Amelia Earhart was a pioneer unlike any woman before her.
A nurse during the Spanish flu epidemic of 1918, her tireless efforts eventually resulted in her spending around a year battling pneumonia and other flu-related conditions contracted through her work.
After she recovered, Earhart developed a passion for flying that would culminate in her 1928 flight across the Atlantic. In doing so, she became the first female aviator to fly solo across the Atlantic Ocean and earned global recognition in the process.
But Earhart wanted more and in 1937 she set off on a circumnavigational flight of the world alongside Fred Noonan. It was a flight that would result in one of the great mysteries of the 20th century, with Earhart’s plane disappearing at some point over the central Pacific Ocean near Howland Island.
Plenty of theories surfaced. Some believe Earhart and Noonan ran out of fuel while searching for Howland Island, ditched at sea, and perished. Others claim the pair landed on the nearby Gardner Island and lived out their days in near solitude. Then there’s the theory that suggests the pair were were captured by Japanese forces. Or maybe she fell victim to the Bermuda Triangle?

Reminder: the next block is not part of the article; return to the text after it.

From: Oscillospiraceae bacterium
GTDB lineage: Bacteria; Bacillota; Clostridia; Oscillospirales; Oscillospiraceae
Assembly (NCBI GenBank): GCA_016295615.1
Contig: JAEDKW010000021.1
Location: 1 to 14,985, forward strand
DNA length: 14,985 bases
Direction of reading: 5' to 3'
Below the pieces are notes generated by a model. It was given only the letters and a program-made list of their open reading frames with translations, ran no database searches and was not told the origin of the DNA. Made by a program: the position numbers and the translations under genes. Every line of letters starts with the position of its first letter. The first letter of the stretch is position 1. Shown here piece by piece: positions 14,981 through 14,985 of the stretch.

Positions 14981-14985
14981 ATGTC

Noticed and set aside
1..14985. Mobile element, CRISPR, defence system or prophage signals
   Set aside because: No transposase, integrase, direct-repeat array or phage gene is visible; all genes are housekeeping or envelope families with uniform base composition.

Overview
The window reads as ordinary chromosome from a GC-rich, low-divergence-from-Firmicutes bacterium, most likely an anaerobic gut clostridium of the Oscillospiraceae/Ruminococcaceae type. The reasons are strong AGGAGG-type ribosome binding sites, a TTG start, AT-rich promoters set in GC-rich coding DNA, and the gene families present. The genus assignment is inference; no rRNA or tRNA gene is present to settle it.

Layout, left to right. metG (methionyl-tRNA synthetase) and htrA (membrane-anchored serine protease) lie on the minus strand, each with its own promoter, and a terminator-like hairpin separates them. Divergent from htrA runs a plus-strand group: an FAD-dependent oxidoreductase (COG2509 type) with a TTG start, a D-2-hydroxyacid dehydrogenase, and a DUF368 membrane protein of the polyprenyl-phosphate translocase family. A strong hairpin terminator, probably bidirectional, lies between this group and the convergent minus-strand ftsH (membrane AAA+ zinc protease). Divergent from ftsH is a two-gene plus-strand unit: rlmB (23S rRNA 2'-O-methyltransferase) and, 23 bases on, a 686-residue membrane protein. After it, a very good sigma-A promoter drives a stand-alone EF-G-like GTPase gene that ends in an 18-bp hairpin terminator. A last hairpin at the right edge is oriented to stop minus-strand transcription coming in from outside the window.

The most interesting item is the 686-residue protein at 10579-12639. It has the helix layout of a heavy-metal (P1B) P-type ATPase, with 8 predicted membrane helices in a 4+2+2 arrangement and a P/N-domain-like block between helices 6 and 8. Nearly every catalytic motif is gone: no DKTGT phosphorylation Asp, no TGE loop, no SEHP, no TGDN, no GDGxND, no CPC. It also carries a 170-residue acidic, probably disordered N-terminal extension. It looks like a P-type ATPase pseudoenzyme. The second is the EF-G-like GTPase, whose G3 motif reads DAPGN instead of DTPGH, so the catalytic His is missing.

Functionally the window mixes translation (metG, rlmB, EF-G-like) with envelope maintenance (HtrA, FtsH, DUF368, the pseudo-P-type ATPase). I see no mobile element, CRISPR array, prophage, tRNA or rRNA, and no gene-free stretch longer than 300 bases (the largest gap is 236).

Three years after her disappearance, 13 bones were found near Gardner Island, some 1,200 miles from the Marshall Islands. Those bones were studied in 1941 by Dr David Hoodless, from the Central Medical School in Fiji and deduced, from their shape, that they could only belong to a man.
However, a new research from Richard Jantz, a professor at the University of Tennessee, argues more modern scientific techniques point to different findings. In the study from the journal Forensic Anthropology, Dr Jantz said Dr Hoodless’s methods were “inadequate to his task; this is particularly the case with his sexing method”.
Though the bones have long since been lost, he was able to compare data collected to photos of Earhart and her clothing alongside data from 2,776 people. The results are pretty conclusive.
“Earhart is more similar to the Nikumaroro bones than 99% of individuals in a large reference sample,” he said. “This strongly supports the conclusion that the Nikumaroro bones belonged to Amelia Earhart.”
The most likely scenario is that Earhart either crashed off the coast of the island, with her remains washed up on shore or, alternatively, landed there and lived out her remaining days on the island. Noonan’s whereabouts are unknown. A search of the island at the time of her disappearance uncovered evidence to suggest someone was living there but there was no sign of her plane.
Ultimately, we may never know the full story behind Earhart’s disappearance. Maybe that’s not a bad thing – at least her legend will live on.